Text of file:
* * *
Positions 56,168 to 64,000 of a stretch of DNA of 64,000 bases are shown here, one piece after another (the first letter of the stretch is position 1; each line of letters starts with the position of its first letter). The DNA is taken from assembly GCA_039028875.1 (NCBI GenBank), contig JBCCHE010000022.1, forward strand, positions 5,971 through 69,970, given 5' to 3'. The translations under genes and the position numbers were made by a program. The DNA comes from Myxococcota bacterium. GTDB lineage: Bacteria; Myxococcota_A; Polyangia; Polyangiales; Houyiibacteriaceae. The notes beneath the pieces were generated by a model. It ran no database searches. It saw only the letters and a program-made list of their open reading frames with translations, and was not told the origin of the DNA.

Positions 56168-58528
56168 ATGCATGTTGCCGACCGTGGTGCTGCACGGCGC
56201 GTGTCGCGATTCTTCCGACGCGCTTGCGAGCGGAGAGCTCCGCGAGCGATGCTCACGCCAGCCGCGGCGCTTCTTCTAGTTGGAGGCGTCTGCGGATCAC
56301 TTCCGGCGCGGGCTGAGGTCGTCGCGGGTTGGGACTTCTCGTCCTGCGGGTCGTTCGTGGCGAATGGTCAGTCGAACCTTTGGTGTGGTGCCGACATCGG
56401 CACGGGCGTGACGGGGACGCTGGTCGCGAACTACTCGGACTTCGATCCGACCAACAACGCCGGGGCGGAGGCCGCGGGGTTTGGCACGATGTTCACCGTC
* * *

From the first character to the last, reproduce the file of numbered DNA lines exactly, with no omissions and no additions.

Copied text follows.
Positions 56,168 to 64,000 of a stretch of DNA of 64,000 bases are shown here, one piece after another (the first letter of the stretch is position 1; each line of letters starts with the position of its first letter). The DNA is taken from assembly GCA_039028875.1 (NCBI GenBank), contig JBCCHE010000022.1, forward strand, positions 5,971 through 69,970, given 5' to 3'. The translations under genes and the position numbers were made by a program. The DNA comes from Myxococcota bacterium. GTDB lineage: Bacteria; Myxococcota_A; Polyangia; Polyangiales; Houyiibacteriaceae. The notes beneath the pieces were generated by a model. It ran no database searches. It saw only the letters and a program-made list of their open reading frames with translations, and was not told the origin of the DNA.

Positions 56168-58528
56168 ATGCATGTTGCCGACCGTGGTGCTGCACGGCGC
56201 GTGTCGCGATTCTTCCGACGCGCTTGCGAGCGGAGAGCTCCGCGAGCGATGCTCACGCCAGCCGCGGCGCTTCTTCTAGTTGGAGGCGTCTGCGGATCAC
56301 TTCCGGCGCGGGCTGAGGTCGTCGCGGGTTGGGACTTCTCGTCCTGCGGGTCGTTCGTGGCGAATGGTCAGTCGAACCTTTGGTGTGGTGCCGACATCGG
56401 CACGGGCGTGACGGGGACGCTGGTCGCGAACTACTCGGACTTCGATCCGACCAACAACGCCGGGGCGGAGGCCGCGGGGTTTGGCACGATGTTCACCGTC